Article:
Though not necessarily inflationary during a period of extreme economic weakness such as now prevails, the record Government deficits will prove hugely disruptive once the economy begins to recover. That is because the borrowings needed to cover them would tend to “crowd out” private corporations from the nation’s credit markets, forcing interest rates to levels that would either choke off growth altogether or else compel the Federal Reserve to expand the money supply so rapidly as to rekindle inflation.

During the recovery from the last serious postwar recession of 1973-75, economic growth eventually gave way, beginning in early 1978, to a rebirth of high inflation. Then the Federal Reserve began to tighten up on credit to cool off the economy and bring inflation to heel. Yet making money scarce automatically makes it more costly, thus pushing interest rates up and sending bond prices skidding.

Having learned from bitter experience what can happen to their investments in a recovering economy, bondholders in recent weeks have grown wary and started cashing in on their spectacular 1982 profits while the economy is still weak. The selling has put further downward pressure on prices, which have slipped by an average of about 5% from their rally peaks. That in turn has helped hold interest high, and made businessmen and investors start to wonder if the cost of money will fall much farther under even the most favorable circumstances.

Yet in spite of the uncertainty, a long list of investment analysts and economists argue that interest rates are bound to keep falling in 1983 no matter what the economy does, making bonds still one of the best buys in all of finance. Not only are rates high, but inflation, for now at least, is in full retreat.

Further evidence of progress in the inflation fight came last week when the U.S. Labor Department reported that consumer prices rose during November by a mere 0.1%. As a result, inflation for all of 1982 now looks likely to remain under 5%, the lowest level in six years. Says David Levine, economic analyst for the investment firm of Sanford C. Bernstein & Co.: “The long-term outlook for bonds is bright indeed. The vast amount of slack in the economy will ensure that inflation will continue to decline even after the economy starts to recover.”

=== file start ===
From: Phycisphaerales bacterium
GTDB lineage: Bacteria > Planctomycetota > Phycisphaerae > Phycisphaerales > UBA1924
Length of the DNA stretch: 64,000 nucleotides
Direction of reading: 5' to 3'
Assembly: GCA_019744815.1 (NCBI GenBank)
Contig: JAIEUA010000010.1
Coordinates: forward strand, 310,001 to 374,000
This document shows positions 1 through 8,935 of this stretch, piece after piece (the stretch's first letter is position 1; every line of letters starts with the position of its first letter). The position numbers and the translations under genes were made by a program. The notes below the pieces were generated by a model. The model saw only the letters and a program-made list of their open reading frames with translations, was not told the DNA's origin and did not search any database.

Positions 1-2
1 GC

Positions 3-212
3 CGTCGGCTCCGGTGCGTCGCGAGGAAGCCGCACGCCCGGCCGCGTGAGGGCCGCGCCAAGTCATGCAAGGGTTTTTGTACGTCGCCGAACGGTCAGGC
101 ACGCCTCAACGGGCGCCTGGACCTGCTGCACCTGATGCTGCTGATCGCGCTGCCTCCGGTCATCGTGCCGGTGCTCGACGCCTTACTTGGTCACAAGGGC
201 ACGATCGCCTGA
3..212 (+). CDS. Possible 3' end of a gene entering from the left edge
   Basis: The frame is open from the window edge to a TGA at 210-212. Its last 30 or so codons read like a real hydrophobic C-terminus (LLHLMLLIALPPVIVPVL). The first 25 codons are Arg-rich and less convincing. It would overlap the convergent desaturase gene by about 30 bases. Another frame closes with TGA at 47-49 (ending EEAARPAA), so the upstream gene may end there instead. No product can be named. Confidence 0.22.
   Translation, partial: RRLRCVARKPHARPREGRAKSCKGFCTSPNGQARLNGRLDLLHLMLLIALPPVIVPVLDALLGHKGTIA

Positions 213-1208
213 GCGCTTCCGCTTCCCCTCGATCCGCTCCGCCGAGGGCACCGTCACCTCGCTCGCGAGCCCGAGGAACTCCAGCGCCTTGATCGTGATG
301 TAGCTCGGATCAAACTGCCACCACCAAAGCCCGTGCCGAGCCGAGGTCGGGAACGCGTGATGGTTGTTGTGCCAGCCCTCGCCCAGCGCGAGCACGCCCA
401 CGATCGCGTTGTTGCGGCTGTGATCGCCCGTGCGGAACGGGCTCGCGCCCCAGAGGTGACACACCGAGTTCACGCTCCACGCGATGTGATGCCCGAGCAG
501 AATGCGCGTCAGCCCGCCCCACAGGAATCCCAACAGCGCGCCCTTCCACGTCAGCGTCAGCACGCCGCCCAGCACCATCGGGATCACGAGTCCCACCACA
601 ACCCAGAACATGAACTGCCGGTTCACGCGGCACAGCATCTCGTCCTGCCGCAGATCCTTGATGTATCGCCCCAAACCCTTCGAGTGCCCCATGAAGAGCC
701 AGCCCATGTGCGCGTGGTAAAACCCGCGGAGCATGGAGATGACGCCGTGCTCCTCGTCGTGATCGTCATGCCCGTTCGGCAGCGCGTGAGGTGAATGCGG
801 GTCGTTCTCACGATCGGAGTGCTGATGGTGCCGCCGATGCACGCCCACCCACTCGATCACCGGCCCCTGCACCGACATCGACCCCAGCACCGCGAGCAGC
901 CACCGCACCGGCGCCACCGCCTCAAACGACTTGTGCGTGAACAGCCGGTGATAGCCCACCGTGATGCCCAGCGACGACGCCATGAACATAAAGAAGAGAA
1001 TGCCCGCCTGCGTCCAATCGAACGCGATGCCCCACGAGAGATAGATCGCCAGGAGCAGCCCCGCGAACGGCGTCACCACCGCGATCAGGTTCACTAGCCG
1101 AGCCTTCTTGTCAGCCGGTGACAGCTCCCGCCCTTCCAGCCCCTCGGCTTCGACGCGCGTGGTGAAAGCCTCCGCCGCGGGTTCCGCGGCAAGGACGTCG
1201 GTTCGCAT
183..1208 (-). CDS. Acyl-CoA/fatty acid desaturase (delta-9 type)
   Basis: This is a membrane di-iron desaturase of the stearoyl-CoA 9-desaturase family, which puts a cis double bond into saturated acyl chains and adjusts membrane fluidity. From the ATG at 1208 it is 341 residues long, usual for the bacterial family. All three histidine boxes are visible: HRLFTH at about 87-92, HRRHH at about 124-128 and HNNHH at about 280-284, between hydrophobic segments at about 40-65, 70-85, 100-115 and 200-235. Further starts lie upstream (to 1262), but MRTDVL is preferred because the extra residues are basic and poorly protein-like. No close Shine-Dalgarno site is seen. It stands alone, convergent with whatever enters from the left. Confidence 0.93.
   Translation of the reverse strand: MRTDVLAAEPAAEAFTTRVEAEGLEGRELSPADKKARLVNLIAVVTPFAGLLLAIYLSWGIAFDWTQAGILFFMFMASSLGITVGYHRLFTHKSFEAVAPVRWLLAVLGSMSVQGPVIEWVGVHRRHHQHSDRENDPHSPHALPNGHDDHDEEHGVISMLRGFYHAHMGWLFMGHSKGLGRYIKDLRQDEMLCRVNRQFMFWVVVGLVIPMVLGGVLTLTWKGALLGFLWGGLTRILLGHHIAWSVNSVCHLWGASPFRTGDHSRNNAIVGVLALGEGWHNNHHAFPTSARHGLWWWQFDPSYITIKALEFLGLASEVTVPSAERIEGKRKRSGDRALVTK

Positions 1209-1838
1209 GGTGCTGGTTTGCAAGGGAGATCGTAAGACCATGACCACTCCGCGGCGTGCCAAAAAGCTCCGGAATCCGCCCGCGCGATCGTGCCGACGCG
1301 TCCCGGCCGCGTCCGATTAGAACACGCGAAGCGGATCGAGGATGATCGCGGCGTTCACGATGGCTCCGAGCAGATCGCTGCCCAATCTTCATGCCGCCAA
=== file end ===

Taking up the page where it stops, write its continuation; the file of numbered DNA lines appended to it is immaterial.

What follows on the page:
Considering the economy’s weakness, many experts argue that fears of crowding out in the market are also overblown. Reason: as companies increase their long-term borrowings, they are paring their short-term debt even more, thus easing their overall demand for credit.

What happens to bonds in 1983 will depend crucially on the Federal Reserve. Having stressed repeatedly since 1979 that it was determined to prevent the money supply from expanding out of control, the Fed since midsummer has allowed money to grow at an annual rate that is now approaching 17%, just about three times the bank’s own officially announced 1982 target growth rate. Though the Fed has sought to play down the significance of the overshoot, investors are concerned that the growth will eventually prove inflationary, provoking the Fed to tighten up, sending interest rates soaring.

On the other hand, many experts believe that such fears are premature. Says Michael Evans, chief economist of McMahan, Brafman, Morgan and Co., a New York securities firm: “With the economy so weak, I think the Fed is just plain too scared to do anything except keep pushing out money for the foreseeable future. We’ve seen 15% money growth in the last quarter with no recovery in sight, so they’ll probably keep pushing. To put it bluntly, the Fed will continue to buy up the Government’s debt.”

Ultimately, of course, too much money can wind up being as damaging to an economy as too little. While the Fed walks the razor’s edge between economic collapse and runaway inflation, it badly needs the support of both the Congress and the Administration to curb spending, chop the deficit and prevent the nation’s current economic troubles, and the bond market’s jitters, from turning into something far worse. —By Christopher Byron. Reported by David Beckwith/Washingtonand Frederick Ungeheuer/New York